by Kassandra Lamb
This is Part 2 in our summer re-runs of a series I posted a couple years ago on gender differences. Last week, we talked about the hierarchal vs. egalitarian male/female difference. This week, we’re going to have some fun with the next gender difference in relating, which has to do with how men and women approach problems and deal with their emotions.
Meet caveman Charlie Spearhead. (Okay, folks, get your minds outta the gutter! We’re not going to have that much fun.)
Charlie is really beat. He had to chase that damn elk halfway to the end of the world. As his stomach rumbles, he contemplates the rabbit stew that should be bubbling over the fire at that very moment, and afterwards a nice romp in the furs with his cavemate, Georgette. He grins even as his stomach growls a bit louder.
He soon discovers, however, that a fat elk haunch is not going to be sufficient to buy him a peaceful and fun-filled evening. Georgette starts in the minute he crosses the cave threshold. “You will never believe what that Gertrude Deerhunter did today when we were tanning hides.”
“Hummpf,” Charlie says.
“She had the audacity to imply that my hides are always stiff and I never get all the hair off. Oh, she didn’t come right out and say that but…”
Charlie yawns and scratches his chest, looking hopefully in the direction of the stew pot.
“Charlie, are you listening?”
“Just ignore her. Why do you care what she thinks?”
“I don’t care about her, but she was putting me down in front of all the other women, and she was being so indirect about it that I couldn’t confront her. She’s gotten so high and mighty every since her husband got elected war chief… Charlie, what are you doing?”
“I’m cleaning my spear.”
I’m trying to talk to you here.”
“Charlie, are you listening to me?”
“Yeah, yeah.” He puts down his spear.
“As I was saying, I couldn’t confront her directly. I’d be the one who’d come off sounding like a bitch, and we’re all going berry-picking tomorrow. I know she’s gonna start up again–”
“Why don’t you go out early,” Charlie interrupts, “and strip all the berries off the bushes before she gets there.”
“I can’t do that. All the other women will think I’m trying to cheat them out of their share. I just can’t believe how she’s just gotten so full of herself since…”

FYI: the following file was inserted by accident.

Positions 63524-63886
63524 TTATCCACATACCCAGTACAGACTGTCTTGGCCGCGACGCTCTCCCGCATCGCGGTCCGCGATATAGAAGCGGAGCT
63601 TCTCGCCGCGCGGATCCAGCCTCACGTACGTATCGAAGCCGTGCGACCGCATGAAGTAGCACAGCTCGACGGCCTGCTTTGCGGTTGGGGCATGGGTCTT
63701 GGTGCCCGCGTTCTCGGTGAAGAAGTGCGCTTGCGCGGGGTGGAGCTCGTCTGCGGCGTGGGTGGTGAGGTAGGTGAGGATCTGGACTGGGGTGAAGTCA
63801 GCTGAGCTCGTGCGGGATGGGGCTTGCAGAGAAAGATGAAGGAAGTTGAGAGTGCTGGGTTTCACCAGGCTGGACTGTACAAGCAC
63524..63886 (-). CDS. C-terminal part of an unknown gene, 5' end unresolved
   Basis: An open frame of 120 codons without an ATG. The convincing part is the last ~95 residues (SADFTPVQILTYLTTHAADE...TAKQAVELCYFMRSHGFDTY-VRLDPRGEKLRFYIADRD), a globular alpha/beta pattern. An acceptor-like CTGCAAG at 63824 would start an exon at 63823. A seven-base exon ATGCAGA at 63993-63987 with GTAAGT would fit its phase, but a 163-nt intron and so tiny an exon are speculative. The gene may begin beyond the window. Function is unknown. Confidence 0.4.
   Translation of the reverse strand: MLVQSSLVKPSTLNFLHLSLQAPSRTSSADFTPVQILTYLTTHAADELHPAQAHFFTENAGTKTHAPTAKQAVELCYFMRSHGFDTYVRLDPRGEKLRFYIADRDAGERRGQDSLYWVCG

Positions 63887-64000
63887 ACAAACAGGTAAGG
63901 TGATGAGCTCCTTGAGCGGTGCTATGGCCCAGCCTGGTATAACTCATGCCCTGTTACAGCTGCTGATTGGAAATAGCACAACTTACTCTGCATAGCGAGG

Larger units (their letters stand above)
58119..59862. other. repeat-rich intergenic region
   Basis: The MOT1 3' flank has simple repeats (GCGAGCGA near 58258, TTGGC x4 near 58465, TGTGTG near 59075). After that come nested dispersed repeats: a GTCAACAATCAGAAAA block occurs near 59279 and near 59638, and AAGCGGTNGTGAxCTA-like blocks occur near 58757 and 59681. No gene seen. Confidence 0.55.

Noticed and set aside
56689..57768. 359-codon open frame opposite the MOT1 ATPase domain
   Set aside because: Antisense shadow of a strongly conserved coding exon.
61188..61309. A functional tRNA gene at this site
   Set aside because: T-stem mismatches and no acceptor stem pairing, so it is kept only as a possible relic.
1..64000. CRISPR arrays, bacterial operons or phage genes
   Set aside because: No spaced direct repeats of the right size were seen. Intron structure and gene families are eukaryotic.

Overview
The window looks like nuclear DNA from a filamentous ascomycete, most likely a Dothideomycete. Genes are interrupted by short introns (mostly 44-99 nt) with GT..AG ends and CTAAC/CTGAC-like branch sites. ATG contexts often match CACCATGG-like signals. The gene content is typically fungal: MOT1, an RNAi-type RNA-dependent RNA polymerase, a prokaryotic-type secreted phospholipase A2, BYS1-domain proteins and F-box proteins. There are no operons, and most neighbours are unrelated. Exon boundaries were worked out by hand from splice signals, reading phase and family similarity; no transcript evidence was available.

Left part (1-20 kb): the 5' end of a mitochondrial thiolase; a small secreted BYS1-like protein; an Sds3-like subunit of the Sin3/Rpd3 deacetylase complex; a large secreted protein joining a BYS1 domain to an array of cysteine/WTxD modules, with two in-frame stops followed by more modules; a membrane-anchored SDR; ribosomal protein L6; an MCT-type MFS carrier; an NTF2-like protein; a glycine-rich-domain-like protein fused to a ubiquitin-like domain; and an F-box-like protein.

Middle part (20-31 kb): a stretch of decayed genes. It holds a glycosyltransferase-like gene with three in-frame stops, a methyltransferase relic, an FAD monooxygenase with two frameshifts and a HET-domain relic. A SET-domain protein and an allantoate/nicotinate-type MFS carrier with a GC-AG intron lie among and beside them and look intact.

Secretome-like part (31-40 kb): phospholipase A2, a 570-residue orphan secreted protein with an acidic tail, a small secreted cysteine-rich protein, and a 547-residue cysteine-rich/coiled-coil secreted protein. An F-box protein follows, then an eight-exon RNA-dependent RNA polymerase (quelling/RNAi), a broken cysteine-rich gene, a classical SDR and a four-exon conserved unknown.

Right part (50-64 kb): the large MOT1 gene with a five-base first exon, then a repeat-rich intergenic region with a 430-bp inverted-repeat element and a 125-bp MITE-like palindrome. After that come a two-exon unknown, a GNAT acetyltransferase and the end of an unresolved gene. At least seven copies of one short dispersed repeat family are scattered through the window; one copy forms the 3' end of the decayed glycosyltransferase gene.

Charlie starts to nod off, sitting by the warm fire.
“Hummf, I’m listening already. Can’t we eat while you talk?”
Georgette dishes up some stew for him. “And I can’t believe that nobody else said anything in my de–”
Charlie jumps in. “Hey, why don’t you wear your good dress? The doeskin one that’s so soft. That’ll show her.”
Georgette glares at him for interrupting again, then her expression softens. “Actually I kinda like that idea.”
“Good, glad to help. Man you’ll never believe how far I had to chase that elk today.”
“I still can’t believe that nobody came to my defense, not even Wilma–”
“Why are we still talkin’ about this, Georgette? We solved the problem.”
“Well. I guess you just don’t care that they hurt my feelings. After all, why should my feelings matter when your feet are sore from chasing elk!”
“Hey, why are you getting mad at me?”
“Cause you never listen!”
“Hunh? What have I been doing for the last half hour?”
“Cleaning your spear and eating your dinner.”
Kissing the idea of a romp in the furs goodbye, Charlie sighs.
Are you feeling a bit sorry for Charlie about now? Or are you thinking Georgette married a dimwit? This poor couple has stumbled into one of the most common pitfalls of male-female relationships.
This pitfall is caused by a major difference between the way men and women deal with feelings and problems. Men take action; women process feelings. I’m not saying women don’t act to correct a problem; they do. But they prefer to sort out how they feel about it first, and most women like to do that by talking about the situation and their feelings out loud. And sometimes they have to repeat themselves a few times until they’ve vented sufficiently to move on to a plan of action.
Men don’t get that, because that’s not how they are programmed. Their minds jump immediately to action-oriented problem-solving. So halfway (or sooner) through the venting/sorting out feelings process, they start jumping in to suggest what the woman can DO about the problem. They are then totally mystified as to why their woman is now mad at them!
Men, on the other hand, tend to mull it over inside their own heads when they need to sort out how they feel about something. Then if they think it’s relevant to share, they’ll tell you about it. So they get real quiet when something is on their minds.
Now, women tend to be fairly sensitive to the non-verbals of emotions (I’m not making this up; research has found this to be true). The woman catches on pretty quick that something’s bothering her guy. So she asks, “What’s the matter, honey?”
And what answer does she get?
“I can tell something’s bothering you. What’s the matter?”
“Nothin’. I’m fine.”
“Is it me? Did I do something to annoy you?”
“I said, I’m fine,” he says through gritted teeth.
Now she is totally convinced that he’s mad at her, and he is, because she’s not leaving him alone to sort things out.
John Gray, in his book, Men Are from Mars, Women Are From Venus, talks about this. He shares the advice passed along by a woman who attended one of his workshops. She said her grandmother had told her, “When a man withdraws into his cave, do not try to follow him, or you will be burned by the fire from the dragon that lives in that cave.”
|Image by Antonella Nigro, share alike license on Wikimedia Commons|
Does any of this ring a bell for you? Have you ever been burned by the dragon fire? Any fun, or serious, stories to share about venters vs. mullers? Or maybe you know of some exceptions to the rule?
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